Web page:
Well you might suspect that there is a connection between the roots of a number and exponents given my last couple of posts, and you would be correct. Now in my post on roots, I limited myself to using numbers that are perfect roots. For example, \[

\sqrt[3]{8}\hspace{0.33em}{=}\hspace{0.33em}{2}

\]. But many roots do not have such a simple answer. You just have to represent it exactly as a root. For example, \[

\sqrt{2}

\] has no simple integer solution. In fact, its decimal equivalent cannot be written down exactly as it is a non-repeating decimal. The answer you get on a calculator is just the first few decimals. \[

\sqrt{2}\] is an example of something called an *irrational number.* That doesn’t mean you can’t reason with it. It just means you can’t write it down exactly using decimals. You can only exactly represent it as \[

\sqrt{2}

\].

But it is still true that \[

\sqrt{2}\hspace{0.33em}\times\hspace{0.33em}\sqrt{2}\hspace{0.33em}{=}\hspace{0.33em}{2}

\] (ignoring the negative solution for now).

Now from my post on exponents, you saw that

\[{2}^{3}\hspace{0.33em}\times\hspace{0.33em}{2}^{2}\hspace{0.33em}{=}\hspace{0.33em}{2}^{{3}{+}{2}}\hspace{0.33em}{=}\hspace{0.33em}{2}^{5}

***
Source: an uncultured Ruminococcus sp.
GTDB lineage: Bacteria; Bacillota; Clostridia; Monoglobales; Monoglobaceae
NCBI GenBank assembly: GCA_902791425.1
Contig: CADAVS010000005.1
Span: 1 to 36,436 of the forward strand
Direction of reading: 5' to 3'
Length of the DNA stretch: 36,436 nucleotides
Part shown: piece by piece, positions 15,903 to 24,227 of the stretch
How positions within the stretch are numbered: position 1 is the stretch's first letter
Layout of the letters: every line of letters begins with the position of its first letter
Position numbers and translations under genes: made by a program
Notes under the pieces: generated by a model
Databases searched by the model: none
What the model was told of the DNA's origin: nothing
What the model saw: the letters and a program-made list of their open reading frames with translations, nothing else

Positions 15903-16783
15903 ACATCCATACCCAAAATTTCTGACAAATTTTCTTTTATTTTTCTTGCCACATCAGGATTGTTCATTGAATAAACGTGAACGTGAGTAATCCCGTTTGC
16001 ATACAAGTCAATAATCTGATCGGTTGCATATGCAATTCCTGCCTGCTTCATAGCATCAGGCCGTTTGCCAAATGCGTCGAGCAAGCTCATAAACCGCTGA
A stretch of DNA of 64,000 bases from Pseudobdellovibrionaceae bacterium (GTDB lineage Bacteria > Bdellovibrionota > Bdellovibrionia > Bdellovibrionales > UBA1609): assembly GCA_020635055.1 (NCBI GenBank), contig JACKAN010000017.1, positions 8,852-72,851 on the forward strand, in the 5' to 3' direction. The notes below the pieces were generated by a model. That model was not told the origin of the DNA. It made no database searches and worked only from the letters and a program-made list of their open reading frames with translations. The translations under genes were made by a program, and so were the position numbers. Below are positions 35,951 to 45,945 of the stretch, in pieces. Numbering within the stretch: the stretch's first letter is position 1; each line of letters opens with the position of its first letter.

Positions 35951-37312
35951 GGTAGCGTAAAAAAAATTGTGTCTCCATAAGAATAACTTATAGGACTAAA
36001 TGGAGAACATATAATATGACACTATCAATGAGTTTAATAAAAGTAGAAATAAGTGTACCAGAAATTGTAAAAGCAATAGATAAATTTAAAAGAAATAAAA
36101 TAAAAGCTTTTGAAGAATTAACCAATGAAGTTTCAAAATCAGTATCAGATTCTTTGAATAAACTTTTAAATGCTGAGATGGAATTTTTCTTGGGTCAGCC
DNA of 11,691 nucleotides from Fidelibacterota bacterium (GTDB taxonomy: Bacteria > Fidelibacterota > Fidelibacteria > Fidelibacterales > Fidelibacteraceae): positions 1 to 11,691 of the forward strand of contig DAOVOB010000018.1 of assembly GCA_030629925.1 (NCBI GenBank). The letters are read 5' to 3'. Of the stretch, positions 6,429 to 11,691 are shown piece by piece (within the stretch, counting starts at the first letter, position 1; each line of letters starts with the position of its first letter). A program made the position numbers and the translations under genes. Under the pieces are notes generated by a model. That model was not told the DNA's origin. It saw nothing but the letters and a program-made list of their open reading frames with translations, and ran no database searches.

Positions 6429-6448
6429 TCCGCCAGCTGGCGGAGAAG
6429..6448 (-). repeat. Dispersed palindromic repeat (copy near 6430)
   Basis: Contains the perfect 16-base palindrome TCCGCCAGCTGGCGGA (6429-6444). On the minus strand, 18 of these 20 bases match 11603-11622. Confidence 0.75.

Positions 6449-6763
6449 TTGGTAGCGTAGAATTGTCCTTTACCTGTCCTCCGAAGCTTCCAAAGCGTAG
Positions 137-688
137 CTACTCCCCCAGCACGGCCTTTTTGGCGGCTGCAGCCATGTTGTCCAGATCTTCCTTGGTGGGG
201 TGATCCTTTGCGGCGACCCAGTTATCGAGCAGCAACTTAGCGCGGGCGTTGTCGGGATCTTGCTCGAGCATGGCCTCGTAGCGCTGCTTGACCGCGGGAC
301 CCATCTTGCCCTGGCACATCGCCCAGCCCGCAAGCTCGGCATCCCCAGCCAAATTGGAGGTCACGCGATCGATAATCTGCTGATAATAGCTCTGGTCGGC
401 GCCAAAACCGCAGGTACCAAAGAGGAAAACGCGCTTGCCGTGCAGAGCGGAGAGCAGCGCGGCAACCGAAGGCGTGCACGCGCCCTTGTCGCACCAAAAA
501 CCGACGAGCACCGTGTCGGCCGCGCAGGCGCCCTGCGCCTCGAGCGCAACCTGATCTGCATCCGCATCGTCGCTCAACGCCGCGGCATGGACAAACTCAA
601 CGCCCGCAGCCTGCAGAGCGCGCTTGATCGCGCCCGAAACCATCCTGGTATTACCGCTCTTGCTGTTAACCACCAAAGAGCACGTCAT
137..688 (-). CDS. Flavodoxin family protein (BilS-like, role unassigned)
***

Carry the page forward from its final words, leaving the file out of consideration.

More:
\]

Now bear with me, but consider

\[

{2}^{\frac{1}{2}}\hspace{0.33em}\times\hspace{0.33em}{2}^{\frac{1}{2}}\hspace{0.33em}{=}\hspace{0.33em}{2}^{\frac{1}{2}{+}\frac{1}{2}}\hspace{0.33em}{=}\hspace{0.33em}{2}^{1}\hspace{0.33em}{=}\hspace{0.33em}{2}

\].

But remember that

\[

\sqrt{2}\hspace{0.33em}\times\hspace{0.33em}\sqrt{2}\hspace{0.33em}{=}\hspace{0.33em}{2}

\].

Perhaps

\[

{2}^{\frac{1}{2}}\hspace{0.33em}{=}\hspace{0.33em}\sqrt{2}

\].

This is in fact true and the rules of exponents apply here as well. In general,

\[

{x}^{\frac{1}{n}}\hspace{0.33em}{=}\hspace{0.33em}\sqrt[n]{x}

\].

Now consider

\[

\sqrt{2}\hspace{0.33em}\times\hspace{0.33em}\sqrt{2}\hspace{0.33em}\times\hspace{0.33em}\sqrt{2}\hspace{0.33em}{=}\hspace{0.33em}{2}^{\frac{1}{2}}\hspace{0.33em}\times\hspace{0.33em}{2}^{\frac{1}{2}}\hspace{0.33em}\times\hspace{0.33em}{2}^{\frac{1}{2}}\hspace{0.33em}{=}\hspace{0.33em}{2}^{\frac{3}{2}}

\].

Looks like a number raised to a fraction does have meaning. Now in decimals, this number is 2.82842712475… , which actually goes on forever. But on a calculator, you can get this answer by first raising 2 to the “3” power then taking the square root of the result, or first take the square root of 2 then raise the result to the “3” power. In general:

\[

{x}^{\frac{m}{n}}\hspace{0.33em}{=}\hspace{0.33em}\sqrt[n]{{x}^{m}}\hspace{0.33em}{=}\hspace{0.33em}{\left({\sqrt[n]{x}}\right)}^{m}

\].

In my next post, I will show several examples of fractional exponents.